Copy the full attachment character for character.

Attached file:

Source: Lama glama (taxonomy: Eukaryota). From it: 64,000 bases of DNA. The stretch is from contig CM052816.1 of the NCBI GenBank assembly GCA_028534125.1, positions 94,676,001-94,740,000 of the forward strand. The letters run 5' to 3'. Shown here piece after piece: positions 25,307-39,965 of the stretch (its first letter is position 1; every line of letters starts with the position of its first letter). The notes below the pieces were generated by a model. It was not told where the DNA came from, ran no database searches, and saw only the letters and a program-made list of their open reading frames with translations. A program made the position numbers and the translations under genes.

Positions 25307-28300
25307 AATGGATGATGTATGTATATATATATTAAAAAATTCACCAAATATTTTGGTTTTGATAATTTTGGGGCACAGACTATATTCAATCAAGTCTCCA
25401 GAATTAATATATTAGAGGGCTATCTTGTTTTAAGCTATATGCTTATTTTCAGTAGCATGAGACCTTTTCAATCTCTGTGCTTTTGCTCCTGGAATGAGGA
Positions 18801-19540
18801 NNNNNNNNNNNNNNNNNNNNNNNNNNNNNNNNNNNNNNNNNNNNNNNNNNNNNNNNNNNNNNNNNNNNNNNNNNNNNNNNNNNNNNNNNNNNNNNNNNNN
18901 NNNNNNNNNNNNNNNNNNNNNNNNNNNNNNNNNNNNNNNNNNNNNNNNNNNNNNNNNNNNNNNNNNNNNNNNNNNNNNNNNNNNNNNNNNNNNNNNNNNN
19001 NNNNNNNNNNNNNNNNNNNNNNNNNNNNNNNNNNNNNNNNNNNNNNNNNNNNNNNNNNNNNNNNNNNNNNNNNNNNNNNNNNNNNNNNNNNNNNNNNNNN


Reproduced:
Source: Lama glama (taxonomy: Eukaryota). From it: 64,000 bases of DNA. The stretch is from contig CM052816.1 of the NCBI GenBank assembly GCA_028534125.1, positions 94,676,001-94,740,000 of the forward strand. The letters run 5' to 3'. Shown here piece after piece: positions 25,307-39,965 of the stretch (its first letter is position 1; every line of letters starts with the position of its first letter). The notes below the pieces were generated by a model. It was not told where the DNA came from, ran no database searches, and saw only the letters and a program-made list of their open reading frames with translations. A program made the position numbers and the translations under genes.

Positions 25307-28300
25307 AATGGATGATGTATGTATATATATATTAAAAAATTCACCAAATATTTTGGTTTTGATAATTTTGGGGCACAGACTATATTCAATCAAGTCTCCA
25401 GAATTAATATATTAGAGGGCTATCTTGTTTTAAGCTATATGCTTATTTTCAGTAGCATGAGACCTTTTCAATCTCTGTGCTTTTGCTCCTGGAATGAGGA
Positions 18801-19540
18801 NNNNNNNNNNNNNNNNNNNNNNNNNNNNNNNNNNNNNNNNNNNNNNNNNNNNNNNNNNNNNNNNNNNNNNNNNNNNNNNNNNNNNNNNNNNNNNNNNNNN
18901 NNNNNNNNNNNNNNNNNNNNNNNNNNNNNNNNNNNNNNNNNNNNNNNNNNNNNNNNNNNNNNNNNNNNNNNNNNNNNNNNNNNNNNNNNNNNNNNNNNNN
19001 NNNNNNNNNNNNNNNNNNNNNNNNNNNNNNNNNNNNNNNNNNNNNNNNNNNNNNNNNNNNNNNNNNNNNNNNNNNNNNNNNNNNNNNNNNNNNNNNNNNN